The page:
I’m skimming over the jungle in an old DC-3 ‘Dakota’, standing behind the pilots in the cockpit (there were no seats left in the cargo hold). This is no ordinary plane ride. I’m in a rattling, roaring slice of history, crossing the green ocean of forest that stretches down Colombia’s eastern shoulder.
A thought strikes me. How come I can fly in a plane made 70 years ago, but a car or bus from the same vintage is more likely in a museum? This could even be the same DC-3 that once carried Gabriel García Márquez on his first flight from Barranquilla to Bogotá in 1946. What stories could this steel bird tell?
And this silver Dakota is no antique. HK 3923 – as it was once registered – still plies the skies lifting off from Villavicencio in Meta, to dirt airstrips all over the east of Colombia, carrying passengers, cargo, fuel, even cattle to remote corners of a country cut off by thousands of kilometers of jungle.
Immediately after boarding – up a ladder and into the rear cargo hatch – things get off to a good start. The captain invites me to the cockpit and shows me some fishing rods wedged behind pipes and a photo album filled with pictures, including one of a slippery peacock bass he fished in a remote river. If planes had bumper-stickers this one would read Live to Fly to Fish.
There are no seats left in the back, so for take-off I’m invited to sit on the fish bucket in the cockpit. I can’t imag- ine this happening on Avianca or even Viva Colombia. We taxi off down the runway to the pulsating roar of the two radial engines, and lumber off into the air without much preamble: no irritating announcements, no seatbelt signs (in my case no seat), no pretending that wearing a lifejacket or taking off high- heeled shoes might actually save you, no admonishments to ‘turn off electronic equipment’ the pilot yakking on his iPhone as we taxi to take-off) and certainly no pasta-or-chicken menu choice, shiny bashing drinks trolley, or indeed any type of in-flight service (although there is a tin toilet in the tail section). And of course, no one at the gate confiscates your nail-clippers or tips out that 12-year-old Scotch you accidently stuck in your hand luggage. This is just get on the plane and fly!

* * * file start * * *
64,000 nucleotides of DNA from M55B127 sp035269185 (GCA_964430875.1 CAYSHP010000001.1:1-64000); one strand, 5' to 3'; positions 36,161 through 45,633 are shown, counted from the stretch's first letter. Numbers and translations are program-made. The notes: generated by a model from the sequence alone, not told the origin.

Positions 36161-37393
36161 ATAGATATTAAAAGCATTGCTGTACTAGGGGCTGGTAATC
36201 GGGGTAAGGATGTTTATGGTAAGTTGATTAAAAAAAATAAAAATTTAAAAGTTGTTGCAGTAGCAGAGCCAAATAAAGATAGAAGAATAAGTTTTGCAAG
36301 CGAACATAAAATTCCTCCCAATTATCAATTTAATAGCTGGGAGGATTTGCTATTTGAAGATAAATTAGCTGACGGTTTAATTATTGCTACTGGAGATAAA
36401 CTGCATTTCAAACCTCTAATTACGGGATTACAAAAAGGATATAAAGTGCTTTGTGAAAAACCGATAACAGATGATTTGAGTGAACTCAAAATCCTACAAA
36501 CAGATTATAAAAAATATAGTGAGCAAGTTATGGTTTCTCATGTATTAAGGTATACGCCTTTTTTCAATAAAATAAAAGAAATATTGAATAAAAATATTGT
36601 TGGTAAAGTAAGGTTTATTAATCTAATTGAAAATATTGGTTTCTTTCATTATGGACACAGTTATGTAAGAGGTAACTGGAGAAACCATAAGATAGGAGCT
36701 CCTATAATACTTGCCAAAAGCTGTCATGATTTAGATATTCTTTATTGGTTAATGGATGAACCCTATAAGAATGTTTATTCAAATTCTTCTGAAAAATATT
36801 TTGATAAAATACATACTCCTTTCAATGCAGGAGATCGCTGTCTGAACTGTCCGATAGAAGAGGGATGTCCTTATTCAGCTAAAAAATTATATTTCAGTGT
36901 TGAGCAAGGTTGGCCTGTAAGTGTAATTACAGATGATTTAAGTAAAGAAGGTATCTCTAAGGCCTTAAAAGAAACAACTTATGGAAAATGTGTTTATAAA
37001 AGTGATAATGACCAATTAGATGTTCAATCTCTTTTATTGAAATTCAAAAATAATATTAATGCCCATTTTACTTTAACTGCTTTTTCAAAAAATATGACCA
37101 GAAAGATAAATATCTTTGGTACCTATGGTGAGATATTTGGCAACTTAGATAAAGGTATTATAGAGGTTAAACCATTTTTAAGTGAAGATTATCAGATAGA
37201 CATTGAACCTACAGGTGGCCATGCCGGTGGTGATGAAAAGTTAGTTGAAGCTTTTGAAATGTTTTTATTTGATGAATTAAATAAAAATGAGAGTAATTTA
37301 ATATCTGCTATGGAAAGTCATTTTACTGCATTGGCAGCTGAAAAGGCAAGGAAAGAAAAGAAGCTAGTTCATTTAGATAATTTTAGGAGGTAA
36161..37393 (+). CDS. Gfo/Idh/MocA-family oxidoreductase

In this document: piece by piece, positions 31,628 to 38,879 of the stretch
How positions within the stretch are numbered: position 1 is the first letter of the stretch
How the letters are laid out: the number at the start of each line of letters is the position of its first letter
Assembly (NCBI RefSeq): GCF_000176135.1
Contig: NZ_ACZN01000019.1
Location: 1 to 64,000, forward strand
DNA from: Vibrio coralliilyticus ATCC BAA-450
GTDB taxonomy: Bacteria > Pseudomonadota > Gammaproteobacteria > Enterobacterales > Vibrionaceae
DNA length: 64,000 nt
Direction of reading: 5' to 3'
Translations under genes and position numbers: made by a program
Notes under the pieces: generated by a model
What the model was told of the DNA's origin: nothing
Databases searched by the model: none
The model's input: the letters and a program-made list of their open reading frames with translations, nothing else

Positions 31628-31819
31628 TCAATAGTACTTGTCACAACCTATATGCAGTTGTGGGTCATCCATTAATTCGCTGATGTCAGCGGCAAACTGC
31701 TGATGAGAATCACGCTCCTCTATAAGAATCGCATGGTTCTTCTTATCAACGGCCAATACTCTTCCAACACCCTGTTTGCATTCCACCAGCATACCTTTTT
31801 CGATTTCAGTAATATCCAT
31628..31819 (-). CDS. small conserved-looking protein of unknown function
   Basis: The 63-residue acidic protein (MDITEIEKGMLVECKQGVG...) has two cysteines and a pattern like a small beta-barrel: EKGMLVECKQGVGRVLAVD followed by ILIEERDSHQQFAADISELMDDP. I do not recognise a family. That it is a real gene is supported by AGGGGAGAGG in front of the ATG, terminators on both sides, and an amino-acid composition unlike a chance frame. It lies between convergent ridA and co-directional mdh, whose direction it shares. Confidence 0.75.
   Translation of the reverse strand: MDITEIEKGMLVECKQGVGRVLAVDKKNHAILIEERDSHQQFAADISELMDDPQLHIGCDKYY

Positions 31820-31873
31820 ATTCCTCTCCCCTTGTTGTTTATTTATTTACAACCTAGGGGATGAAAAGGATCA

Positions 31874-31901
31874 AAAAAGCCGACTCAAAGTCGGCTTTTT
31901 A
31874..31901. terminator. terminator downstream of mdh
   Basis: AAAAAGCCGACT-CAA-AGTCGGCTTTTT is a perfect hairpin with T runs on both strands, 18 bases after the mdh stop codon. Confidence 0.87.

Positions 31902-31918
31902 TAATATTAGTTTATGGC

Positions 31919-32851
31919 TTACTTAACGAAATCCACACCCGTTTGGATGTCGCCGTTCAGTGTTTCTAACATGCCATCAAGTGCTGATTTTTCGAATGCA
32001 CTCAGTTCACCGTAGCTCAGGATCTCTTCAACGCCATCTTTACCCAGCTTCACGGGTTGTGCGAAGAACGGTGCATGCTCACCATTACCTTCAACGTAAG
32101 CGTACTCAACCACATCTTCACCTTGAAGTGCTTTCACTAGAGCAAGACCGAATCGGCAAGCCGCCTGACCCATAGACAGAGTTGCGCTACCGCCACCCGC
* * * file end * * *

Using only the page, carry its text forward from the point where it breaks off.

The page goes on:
Actually, seeing the passengers crammed in the cargo hold, in original canvas seats, with tons of cargo piled to the roof, I figure I have a better deal (and a better view) in the cockpit.
The pilots are very relaxed flying over an endless jungle in a plane well-past its “best flown by” date. There is also a grizzled mechanic with a bag of spanners who wanders around the plane tweaking things, and occasionally tapping the pressure gauges on the pipes behind my head. This old plane is like a living, breathing entity and needs regular check-ups. I half expect the mechanic to pull out a stethoscope.
The Douglas DC-3 first flew in 1935. Over 16,000 were built, and amazingly around 2,000 are still flying today. Ironically these rugged aircraft were initially designed as luxury airliners, but quickly evolved into the wartime workhorses carrying cargo and troops as the C-47 Skytrain. These are the only pre-WWII planes still operational, although very few are being used for scheduled pas- senger flights, as in the case of Air Colombia.
While highly functional, the DC-3 is a design classic. In fact, it is the archetypal airplane, and has 114 movie credits including numerous war jaunts (Air America, The Wild Geese, Dirty Dozen), every Indiana Jones movie, several James Bond films and (in its luxury airliner mode), La Dolce Vita.